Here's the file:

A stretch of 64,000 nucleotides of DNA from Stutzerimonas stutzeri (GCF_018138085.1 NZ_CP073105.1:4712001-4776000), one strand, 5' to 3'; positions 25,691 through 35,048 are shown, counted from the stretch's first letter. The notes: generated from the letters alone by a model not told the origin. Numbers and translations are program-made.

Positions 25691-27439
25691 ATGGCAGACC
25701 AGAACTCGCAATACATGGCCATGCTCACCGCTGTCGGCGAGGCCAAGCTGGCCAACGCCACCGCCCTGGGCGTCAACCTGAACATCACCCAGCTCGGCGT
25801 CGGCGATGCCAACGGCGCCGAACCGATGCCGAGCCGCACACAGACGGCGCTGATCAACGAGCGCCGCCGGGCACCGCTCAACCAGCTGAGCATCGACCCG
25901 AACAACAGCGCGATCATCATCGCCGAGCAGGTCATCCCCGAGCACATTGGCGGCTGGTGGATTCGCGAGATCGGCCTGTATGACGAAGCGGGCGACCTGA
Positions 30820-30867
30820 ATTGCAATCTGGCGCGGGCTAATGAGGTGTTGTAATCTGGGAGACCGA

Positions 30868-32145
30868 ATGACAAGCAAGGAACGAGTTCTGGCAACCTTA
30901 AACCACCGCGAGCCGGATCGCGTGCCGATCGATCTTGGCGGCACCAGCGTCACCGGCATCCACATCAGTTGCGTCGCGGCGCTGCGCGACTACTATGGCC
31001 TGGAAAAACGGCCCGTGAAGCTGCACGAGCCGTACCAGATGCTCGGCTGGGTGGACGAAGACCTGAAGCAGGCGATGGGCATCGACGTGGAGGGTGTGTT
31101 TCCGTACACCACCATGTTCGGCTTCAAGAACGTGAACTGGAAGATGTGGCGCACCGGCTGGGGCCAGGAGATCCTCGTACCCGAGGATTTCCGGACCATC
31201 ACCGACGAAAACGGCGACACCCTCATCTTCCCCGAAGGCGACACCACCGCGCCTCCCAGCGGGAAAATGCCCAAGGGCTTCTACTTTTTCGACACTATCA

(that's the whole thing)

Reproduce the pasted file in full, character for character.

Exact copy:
A stretch of 64,000 nucleotides of DNA from Stutzerimonas stutzeri (GCF_018138085.1 NZ_CP073105.1:4712001-4776000), one strand, 5' to 3'; positions 25,691 through 35,048 are shown, counted from the stretch's first letter. The notes: generated from the letters alone by a model not told the origin. Numbers and translations are program-made.

Positions 25691-27439
25691 ATGGCAGACC
25701 AGAACTCGCAATACATGGCCATGCTCACCGCTGTCGGCGAGGCCAAGCTGGCCAACGCCACCGCCCTGGGCGTCAACCTGAACATCACCCAGCTCGGCGT
25801 CGGCGATGCCAACGGCGCCGAACCGATGCCGAGCCGCACACAGACGGCGCTGATCAACGAGCGCCGCCGGGCACCGCTCAACCAGCTGAGCATCGACCCG
25901 AACAACAGCGCGATCATCATCGCCGAGCAGGTCATCCCCGAGCACATTGGCGGCTGGTGGATTCGCGAGATCGGCCTGTATGACGAAGCGGGCGACCTGA
Positions 30820-30867
30820 ATTGCAATCTGGCGCGGGCTAATGAGGTGTTGTAATCTGGGAGACCGA

Positions 30868-32145
30868 ATGACAAGCAAGGAACGAGTTCTGGCAACCTTA
30901 AACCACCGCGAGCCGGATCGCGTGCCGATCGATCTTGGCGGCACCAGCGTCACCGGCATCCACATCAGTTGCGTCGCGGCGCTGCGCGACTACTATGGCC
31001 TGGAAAAACGGCCCGTGAAGCTGCACGAGCCGTACCAGATGCTCGGCTGGGTGGACGAAGACCTGAAGCAGGCGATGGGCATCGACGTGGAGGGTGTGTT
31101 TCCGTACACCACCATGTTCGGCTTCAAGAACGTGAACTGGAAGATGTGGCGCACCGGCTGGGGCCAGGAGATCCTCGTACCCGAGGATTTCCGGACCATC
31201 ACCGACGAAAACGGCGACACCCTCATCTTCCCCGAAGGCGACACCACCGCGCCTCCCAGCGGGAAAATGCCCAAGGGCTTCTACTTTTTCGACACTATCA